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The Atlanta Fed's macroblog provides commentary on economic topics including monetary policy, macroeconomic developments, financial issues and Southeast regional trends.

Authors for macroblog are Dave Altig and other Atlanta Fed economists.


May 19, 2011


The long and short (runs) of tax reform

In an earlier part of my career, I spent a fair amount of time thinking about fiscal policy issues. The evolution of my responsibilities eventually moved my attentions in a somewhat different direction, but you never really forget your first research love. With questions of debt, government spending, and taxes at the top of the news, it isn't hard for my old fondness for the topic to reemerge.

So, in that context, I had a somewhat nostalgic response to an item at Angry Bear, written by contributor Dan Crawford. In essence, the Crawford post formally (through statistical analysis) asks the question "How is GDP growth related to marginal tax rates (that is, the tax rate applied to your last dollar of income)?" More specifically, Crawford analyzes how gross domestic product (GDP) growth next year is related to the marginal tax rate faced by the average individual and the marginal tax rate faced by the highest-income taxpayers.

I don't intend to quibble with the specifics of that experiment per se but rather highlight an aspect of taxation and tax reform that I think should not be forgotten. That is, the short run is no place for a decent discussion of tax policy to be hanging out. To say that more formally, the largest effects of tax policy accrue over time, and it is probably not a good idea to be too focused on the immediate—say, next year's—effects of any given policy or change in policy.

The following chart is based on tax reform experiments in a paper I co-authored over a decade ago with Alan Auerbach, Larry Kotlikoff, Kent Smetters, and Jan Walliser. (Note that the chart does not appear in the paper, but I created it using data from the paper—a publicly available version of the paper can be found here.) The chart depicts the cumulative percentage increases in national income that would be realized (in our model) in the years following three different tax reforms.

The three experiments depicted in this chart were as follows:

"[The clean income tax] replaces the progressive taxation of wage income with a single rate that is also applied to capital income. In addition, the clean income tax eliminates the major federal tax-base reductions including the standard deduction, personal and dependent exemptions, itemized deductions, the deductibility of state income taxes at the federal level, and preferential tax treatment of fringe benefits...


"Our flat tax experiment modifies the clean consumption tax by including a standard deduction of $9500. In addition, housing wealth, which equals about half of the capital stock, is entirely exempt from taxation."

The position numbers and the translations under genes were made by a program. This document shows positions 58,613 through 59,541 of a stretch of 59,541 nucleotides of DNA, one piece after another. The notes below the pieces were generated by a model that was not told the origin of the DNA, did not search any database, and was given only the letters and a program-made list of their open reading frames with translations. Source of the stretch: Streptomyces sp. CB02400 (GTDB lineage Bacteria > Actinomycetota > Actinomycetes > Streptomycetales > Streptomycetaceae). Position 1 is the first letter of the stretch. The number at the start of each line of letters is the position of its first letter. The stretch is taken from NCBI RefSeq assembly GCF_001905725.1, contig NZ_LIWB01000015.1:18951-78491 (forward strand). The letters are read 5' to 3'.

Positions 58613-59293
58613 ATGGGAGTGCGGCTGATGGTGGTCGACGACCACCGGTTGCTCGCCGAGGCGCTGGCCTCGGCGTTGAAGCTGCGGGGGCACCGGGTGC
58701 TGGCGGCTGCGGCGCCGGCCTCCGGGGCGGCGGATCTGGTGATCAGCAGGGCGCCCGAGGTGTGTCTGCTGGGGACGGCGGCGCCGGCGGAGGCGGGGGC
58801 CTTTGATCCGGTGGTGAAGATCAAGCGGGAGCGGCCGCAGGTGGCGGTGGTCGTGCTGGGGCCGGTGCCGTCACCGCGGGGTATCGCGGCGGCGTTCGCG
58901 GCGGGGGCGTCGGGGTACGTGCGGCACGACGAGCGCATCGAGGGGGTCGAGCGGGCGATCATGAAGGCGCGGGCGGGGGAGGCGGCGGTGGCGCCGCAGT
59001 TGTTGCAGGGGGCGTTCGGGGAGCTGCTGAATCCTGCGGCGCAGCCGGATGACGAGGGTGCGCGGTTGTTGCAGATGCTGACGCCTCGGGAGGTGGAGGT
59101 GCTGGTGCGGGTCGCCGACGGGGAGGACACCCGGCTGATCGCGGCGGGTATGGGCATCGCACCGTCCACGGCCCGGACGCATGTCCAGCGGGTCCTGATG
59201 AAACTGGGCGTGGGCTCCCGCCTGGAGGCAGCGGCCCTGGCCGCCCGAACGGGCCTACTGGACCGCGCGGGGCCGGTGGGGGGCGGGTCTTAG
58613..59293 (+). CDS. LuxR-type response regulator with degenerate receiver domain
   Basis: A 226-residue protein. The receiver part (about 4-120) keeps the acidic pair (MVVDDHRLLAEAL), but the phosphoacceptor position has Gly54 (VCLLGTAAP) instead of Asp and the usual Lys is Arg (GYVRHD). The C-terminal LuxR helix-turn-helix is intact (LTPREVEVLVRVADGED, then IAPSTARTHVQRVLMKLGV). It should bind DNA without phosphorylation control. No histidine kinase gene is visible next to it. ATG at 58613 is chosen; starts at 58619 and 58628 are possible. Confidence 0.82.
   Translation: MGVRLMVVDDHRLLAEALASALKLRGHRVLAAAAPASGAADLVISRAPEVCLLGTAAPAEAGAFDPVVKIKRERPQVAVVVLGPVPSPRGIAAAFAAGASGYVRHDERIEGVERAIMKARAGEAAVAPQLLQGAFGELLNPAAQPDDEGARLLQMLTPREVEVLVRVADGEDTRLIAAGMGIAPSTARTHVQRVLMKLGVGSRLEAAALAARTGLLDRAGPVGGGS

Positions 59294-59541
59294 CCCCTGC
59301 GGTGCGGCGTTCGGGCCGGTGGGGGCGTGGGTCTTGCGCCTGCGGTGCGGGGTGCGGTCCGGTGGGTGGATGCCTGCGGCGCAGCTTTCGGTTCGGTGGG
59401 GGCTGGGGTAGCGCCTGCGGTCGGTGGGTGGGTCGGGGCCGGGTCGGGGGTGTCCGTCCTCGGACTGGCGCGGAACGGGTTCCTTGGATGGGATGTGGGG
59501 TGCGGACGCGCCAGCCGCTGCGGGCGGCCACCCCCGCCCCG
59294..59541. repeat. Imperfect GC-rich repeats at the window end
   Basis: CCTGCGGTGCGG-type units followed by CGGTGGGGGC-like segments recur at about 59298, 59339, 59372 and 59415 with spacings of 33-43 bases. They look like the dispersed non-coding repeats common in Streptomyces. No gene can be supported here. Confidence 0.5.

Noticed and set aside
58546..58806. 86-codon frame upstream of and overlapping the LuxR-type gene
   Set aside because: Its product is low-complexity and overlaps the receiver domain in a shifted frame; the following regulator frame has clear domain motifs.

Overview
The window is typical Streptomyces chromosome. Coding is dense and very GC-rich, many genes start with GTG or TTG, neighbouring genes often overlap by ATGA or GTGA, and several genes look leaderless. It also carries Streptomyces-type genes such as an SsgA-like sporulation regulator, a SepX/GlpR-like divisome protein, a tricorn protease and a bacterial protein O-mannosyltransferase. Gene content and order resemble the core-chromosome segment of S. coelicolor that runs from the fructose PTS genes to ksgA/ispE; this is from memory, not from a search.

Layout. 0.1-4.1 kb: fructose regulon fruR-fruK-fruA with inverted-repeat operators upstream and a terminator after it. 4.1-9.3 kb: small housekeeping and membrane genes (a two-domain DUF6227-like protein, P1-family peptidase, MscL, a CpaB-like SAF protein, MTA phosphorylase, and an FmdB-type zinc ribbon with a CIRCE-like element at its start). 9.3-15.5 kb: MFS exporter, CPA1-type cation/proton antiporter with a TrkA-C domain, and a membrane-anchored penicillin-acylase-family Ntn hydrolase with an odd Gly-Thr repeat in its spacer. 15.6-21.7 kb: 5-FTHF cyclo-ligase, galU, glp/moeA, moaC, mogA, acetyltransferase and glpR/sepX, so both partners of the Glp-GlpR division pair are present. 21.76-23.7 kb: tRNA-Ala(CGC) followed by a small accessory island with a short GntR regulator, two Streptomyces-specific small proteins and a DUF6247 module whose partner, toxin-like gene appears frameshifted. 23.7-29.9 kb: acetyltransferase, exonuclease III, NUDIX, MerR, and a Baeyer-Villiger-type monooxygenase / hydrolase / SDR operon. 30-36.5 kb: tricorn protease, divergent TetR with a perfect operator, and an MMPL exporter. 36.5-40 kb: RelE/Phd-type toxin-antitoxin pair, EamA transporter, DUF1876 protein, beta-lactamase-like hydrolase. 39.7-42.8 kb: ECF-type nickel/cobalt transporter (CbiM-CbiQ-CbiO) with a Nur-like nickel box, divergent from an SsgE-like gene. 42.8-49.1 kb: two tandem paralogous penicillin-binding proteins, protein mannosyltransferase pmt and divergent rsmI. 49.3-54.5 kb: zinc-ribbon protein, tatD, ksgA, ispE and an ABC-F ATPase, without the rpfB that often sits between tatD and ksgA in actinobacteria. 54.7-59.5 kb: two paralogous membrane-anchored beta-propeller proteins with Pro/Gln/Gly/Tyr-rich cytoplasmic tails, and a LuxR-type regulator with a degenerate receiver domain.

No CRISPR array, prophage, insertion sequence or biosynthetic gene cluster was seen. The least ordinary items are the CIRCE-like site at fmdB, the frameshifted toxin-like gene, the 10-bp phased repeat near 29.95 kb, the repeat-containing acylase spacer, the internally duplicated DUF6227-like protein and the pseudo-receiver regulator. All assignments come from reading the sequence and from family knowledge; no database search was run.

Parenthetically, the "clean consumption tax"

"...differs from the clean income tax by including full expensing of investment expenditures. This produces a consumption-tax structure. Formally, we specify the system as a combination of a labor-income tax and a business cash-flow tax."


Finally,

"Our [flat tax with transition relief] experiment adds transition relief to the flat tax by extending pre-reform depreciation rules for capital in place at the time of the tax reform."


Here's what I want to emphasize in all of this. If the change in policy you might be considering involves a reduction in effective marginal tax rates (implemented via a combination of changes in statutory rates and adjustments in deductions and exemptions), the approach taken by Crawford in his Angry Bear piece is probably acceptable. The clean income tax reform is in the spirit of Crawford's calculations, and in our results the long-run impact on output is realized almost immediately. If, however, the tax reform involves changing the tax base in a fundamental way (in both versions of our flat tax experiments the base shifts from income to consumption), then the ultimate effects are felt only gradually. In our flat tax experiments, the longer-run effects on income are in the neighborhood of three times as large as the near-term effects.

All of the experiments described were done under the assumption of revenue neutrality, so questions of the right policy for budget balancing exercises weren't explicitly addressed. (Nor is it the nature of the experiment contemplated in the Angry Bear post.) Nonetheless, they do suggest that deficit reduction exercises that involve changes in tax rates and the tax base will have differential effects over time, and realizing the full benefits of tax reform may require a modicum of patience.